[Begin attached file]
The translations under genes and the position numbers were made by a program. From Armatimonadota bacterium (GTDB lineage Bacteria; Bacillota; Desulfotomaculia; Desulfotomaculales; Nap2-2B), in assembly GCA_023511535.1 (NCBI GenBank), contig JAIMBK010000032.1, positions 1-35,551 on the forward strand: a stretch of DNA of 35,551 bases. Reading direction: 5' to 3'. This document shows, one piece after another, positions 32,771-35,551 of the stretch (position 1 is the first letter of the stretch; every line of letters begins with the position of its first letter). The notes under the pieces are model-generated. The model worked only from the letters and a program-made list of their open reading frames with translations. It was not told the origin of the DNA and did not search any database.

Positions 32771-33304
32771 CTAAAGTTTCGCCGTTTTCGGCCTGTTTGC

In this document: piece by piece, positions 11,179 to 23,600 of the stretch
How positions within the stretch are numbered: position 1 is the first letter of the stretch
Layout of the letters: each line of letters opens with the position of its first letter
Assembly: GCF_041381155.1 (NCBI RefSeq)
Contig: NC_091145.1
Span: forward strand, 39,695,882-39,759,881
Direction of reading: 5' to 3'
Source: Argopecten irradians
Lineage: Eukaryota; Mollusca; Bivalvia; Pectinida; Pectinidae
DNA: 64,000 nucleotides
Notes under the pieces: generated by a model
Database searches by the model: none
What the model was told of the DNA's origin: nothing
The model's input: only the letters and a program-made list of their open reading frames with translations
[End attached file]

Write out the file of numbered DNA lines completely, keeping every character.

The translations under genes and the position numbers were made by a program. From Armatimonadota bacterium (GTDB lineage Bacteria; Bacillota; Desulfotomaculia; Desulfotomaculales; Nap2-2B), in assembly GCA_023511535.1 (NCBI GenBank), contig JAIMBK010000032.1, positions 1-35,551 on the forward strand: a stretch of DNA of 35,551 bases. Reading direction: 5' to 3'. This document shows, one piece after another, positions 32,771-35,551 of the stretch (position 1 is the first letter of the stretch; every line of letters begins with the position of its first letter). The notes under the pieces are model-generated. The model worked only from the letters and a program-made list of their open reading frames with translations. It was not told the origin of the DNA and did not search any database.

Positions 32771-33304
32771 CTAAAGTTTCGCCGTTTTCGGCCTGTTTGC

In this document: piece by piece, positions 11,179 to 23,600 of the stretch
How positions within the stretch are numbered: position 1 is the first letter of the stretch
Layout of the letters: each line of letters opens with the position of its first letter
Assembly: GCF_041381155.1 (NCBI RefSeq)
Contig: NC_091145.1
Span: forward strand, 39,695,882-39,759,881
Direction of reading: 5' to 3'
Source: Argopecten irradians
Lineage: Eukaryota; Mollusca; Bivalvia; Pectinida; Pectinidae
DNA: 64,000 nucleotides
Notes under the pieces: generated by a model
Database searches by the model: none
What the model was told of the DNA's origin: nothing
The model's input: only the letters and a program-made list of their open reading frames with translations